The plan was to go on and buy Yuriko's Christmas present, some of the accoutrements that go with a kimono. However, the shop she had planned to go to had closed down, which was inconsiderate of it. We did find something, though (a mirror), so the trip was not wasted. We shopped for food ingredients on the way home, and Yuriko cooked a very typical, traditional Japanese home-cooking dish. Which is basically meat-and-potato stew. There is no sarcasm in my description of it; it really is very traditional. It's the dish that most Japanese people would think of when asked what best represents home cooking. On the other hand, it bears no resemblance whatsoever to what most Western people think of when they imagine Japanese cooking, partly because what they imagine takes a trained chef with a team of assistants several hours to prepare.

On Sunday, we went book shopping, so that I could spend the book tokens I was given for being interviewed by the local technical high school. (I've not seen the article from that yet; I wonder when it will come out?) I bought two books by Machi Tawara; one a volume of her poetry, illustrated by photographs, and another a volume of her essays, on language. We've read quite a few things by her in class, and I've enjoyed them, so I thought I'd look at some more. I also bought two introductory books on Shinto. I know the basics of Buddhism, having bought the Oxford Very Short Introduction in England, but not really Shinto. (Incidentally, Silver may be interested to know that the Que Sais Je? series is apparently being translated into Japanese.)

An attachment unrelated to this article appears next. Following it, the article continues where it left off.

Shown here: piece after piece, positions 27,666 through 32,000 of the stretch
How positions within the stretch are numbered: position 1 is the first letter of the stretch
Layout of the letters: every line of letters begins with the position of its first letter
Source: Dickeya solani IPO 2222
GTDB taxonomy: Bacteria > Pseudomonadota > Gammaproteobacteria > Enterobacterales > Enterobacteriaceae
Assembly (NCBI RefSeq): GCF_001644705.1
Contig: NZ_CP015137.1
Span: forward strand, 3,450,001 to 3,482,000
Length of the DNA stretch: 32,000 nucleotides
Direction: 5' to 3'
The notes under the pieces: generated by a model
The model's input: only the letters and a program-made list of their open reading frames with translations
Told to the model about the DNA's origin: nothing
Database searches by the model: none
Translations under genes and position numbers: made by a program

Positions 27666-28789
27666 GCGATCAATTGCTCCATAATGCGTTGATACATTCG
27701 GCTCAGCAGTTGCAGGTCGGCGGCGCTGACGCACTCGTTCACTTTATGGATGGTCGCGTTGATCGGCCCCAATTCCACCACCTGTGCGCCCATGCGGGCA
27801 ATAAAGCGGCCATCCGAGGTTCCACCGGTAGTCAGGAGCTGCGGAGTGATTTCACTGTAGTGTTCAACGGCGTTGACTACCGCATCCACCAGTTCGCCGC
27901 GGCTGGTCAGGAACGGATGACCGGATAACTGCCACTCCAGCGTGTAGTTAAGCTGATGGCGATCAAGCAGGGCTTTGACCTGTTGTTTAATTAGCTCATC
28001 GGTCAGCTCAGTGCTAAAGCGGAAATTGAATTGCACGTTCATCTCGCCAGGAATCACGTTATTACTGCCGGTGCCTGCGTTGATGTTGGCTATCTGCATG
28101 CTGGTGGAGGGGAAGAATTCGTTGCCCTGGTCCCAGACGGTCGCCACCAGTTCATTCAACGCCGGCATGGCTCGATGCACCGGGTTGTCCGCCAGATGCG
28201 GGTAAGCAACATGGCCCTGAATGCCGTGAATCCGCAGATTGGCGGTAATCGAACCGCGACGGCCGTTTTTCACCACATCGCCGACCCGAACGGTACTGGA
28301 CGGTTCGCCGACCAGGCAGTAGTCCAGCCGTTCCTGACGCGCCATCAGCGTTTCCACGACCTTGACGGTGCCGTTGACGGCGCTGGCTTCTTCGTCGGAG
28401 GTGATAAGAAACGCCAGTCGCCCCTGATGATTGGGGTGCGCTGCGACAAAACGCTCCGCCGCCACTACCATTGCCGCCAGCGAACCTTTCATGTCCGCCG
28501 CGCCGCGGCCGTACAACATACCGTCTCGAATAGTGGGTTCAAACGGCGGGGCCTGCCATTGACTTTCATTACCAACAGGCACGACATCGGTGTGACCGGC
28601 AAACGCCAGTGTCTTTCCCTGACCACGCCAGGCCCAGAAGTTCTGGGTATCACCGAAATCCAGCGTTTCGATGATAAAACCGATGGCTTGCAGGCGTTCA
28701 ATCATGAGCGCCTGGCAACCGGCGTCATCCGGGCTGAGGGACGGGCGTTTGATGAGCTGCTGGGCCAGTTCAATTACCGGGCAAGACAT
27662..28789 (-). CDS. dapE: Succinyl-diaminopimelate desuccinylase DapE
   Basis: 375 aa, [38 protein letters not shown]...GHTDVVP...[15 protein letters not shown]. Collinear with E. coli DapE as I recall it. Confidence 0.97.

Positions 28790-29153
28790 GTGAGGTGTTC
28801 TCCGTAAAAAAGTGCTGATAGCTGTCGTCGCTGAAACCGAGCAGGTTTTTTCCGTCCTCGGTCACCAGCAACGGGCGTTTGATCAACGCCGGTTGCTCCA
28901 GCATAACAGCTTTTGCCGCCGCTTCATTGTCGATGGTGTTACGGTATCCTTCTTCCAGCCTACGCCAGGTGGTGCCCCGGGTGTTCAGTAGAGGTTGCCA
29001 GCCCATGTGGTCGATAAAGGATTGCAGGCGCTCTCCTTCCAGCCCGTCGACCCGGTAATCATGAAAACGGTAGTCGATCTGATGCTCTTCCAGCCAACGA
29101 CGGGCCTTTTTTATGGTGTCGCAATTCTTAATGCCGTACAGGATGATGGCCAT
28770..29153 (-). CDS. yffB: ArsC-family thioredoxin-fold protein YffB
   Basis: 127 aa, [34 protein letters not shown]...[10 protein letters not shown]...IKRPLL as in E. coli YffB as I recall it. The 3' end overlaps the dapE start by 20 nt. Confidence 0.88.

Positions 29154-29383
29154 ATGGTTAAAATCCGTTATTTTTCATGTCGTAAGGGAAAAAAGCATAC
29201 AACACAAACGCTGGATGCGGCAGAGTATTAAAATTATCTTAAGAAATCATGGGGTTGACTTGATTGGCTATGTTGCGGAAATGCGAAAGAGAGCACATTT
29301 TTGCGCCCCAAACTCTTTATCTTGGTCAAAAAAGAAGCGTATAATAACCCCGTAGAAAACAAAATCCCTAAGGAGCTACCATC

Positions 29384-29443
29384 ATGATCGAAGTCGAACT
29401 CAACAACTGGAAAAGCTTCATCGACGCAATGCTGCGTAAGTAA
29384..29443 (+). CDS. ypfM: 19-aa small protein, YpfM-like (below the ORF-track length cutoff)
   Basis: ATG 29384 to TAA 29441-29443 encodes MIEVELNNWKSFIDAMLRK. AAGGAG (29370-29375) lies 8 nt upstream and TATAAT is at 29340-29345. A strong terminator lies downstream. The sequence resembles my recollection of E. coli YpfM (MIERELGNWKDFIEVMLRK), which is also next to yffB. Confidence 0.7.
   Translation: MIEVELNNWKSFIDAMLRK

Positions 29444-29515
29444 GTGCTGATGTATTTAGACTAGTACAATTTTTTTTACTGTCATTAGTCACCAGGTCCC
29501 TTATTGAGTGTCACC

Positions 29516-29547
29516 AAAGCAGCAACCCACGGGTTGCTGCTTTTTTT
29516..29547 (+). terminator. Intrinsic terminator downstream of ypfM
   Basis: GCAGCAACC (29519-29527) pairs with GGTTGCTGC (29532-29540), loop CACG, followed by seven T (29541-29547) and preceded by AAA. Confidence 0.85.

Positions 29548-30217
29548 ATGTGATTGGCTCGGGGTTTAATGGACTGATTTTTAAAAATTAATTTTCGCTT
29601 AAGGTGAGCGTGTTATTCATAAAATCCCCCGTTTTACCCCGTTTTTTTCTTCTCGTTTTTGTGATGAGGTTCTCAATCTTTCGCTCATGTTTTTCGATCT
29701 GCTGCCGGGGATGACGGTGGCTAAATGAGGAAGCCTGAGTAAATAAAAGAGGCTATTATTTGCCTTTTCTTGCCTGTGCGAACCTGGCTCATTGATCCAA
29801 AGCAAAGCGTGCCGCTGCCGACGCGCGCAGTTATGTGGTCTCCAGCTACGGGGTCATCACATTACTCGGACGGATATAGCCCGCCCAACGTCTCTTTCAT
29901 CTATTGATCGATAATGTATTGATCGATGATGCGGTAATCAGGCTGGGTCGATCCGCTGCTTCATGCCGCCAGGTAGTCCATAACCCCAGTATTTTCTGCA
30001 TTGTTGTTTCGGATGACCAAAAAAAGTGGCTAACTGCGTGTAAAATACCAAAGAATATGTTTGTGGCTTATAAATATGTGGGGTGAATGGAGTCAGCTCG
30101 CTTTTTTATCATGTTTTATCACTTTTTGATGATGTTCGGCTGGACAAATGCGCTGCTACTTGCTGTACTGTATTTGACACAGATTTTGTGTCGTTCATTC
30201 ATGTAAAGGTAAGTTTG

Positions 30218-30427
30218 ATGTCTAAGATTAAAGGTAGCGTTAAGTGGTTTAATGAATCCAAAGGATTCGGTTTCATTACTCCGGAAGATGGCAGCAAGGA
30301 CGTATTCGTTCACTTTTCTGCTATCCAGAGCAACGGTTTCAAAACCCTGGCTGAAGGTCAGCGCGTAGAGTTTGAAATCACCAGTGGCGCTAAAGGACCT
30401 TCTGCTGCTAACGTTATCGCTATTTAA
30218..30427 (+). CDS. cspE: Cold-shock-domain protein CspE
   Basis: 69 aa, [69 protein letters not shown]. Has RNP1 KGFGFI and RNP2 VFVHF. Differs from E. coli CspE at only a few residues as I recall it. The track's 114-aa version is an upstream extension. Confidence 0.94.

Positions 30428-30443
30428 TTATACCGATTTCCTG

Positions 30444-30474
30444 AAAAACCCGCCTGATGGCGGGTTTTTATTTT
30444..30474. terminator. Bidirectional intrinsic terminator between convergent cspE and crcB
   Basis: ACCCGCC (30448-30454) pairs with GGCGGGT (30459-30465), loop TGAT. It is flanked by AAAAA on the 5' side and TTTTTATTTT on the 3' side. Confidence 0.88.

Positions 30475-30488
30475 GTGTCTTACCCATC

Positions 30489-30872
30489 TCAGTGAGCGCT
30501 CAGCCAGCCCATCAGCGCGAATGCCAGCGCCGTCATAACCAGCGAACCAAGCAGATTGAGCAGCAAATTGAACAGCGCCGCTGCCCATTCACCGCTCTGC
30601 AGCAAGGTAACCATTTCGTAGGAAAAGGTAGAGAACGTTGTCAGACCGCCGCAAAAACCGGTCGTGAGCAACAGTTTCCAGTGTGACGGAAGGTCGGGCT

We ate at Bikkuri Sushi, which is tucked away under a bridge near Shibuya Station, and where we ate last time I was in Tokyo as well. It's a conveyor belt sushi place, and it's really very tasty indeed. Probably a bit difficult if you speak no Japanese and go when they aren't loading the conveyor belt, though. There was still some time left after food, so we went to look at clothes.

Yuriko has decided to give me an image makeover. I'm not at all worried by this idea. It's not like I pay that much attention to what I wear normally, so having someone else pick it shouldn't make too much difference. Come to think of it, it usually ends up being picked by someone else anyway. I'm not at all concerned by the length of time she spent looking appraisingly at me, or festooning me with hats and scarves, or the occasional references to 'playing dolls'. After all, she earns her living organising art exhibitions of various kinds; how off could her taste be? Nope, not worried at all.

Terrified is a good word, though.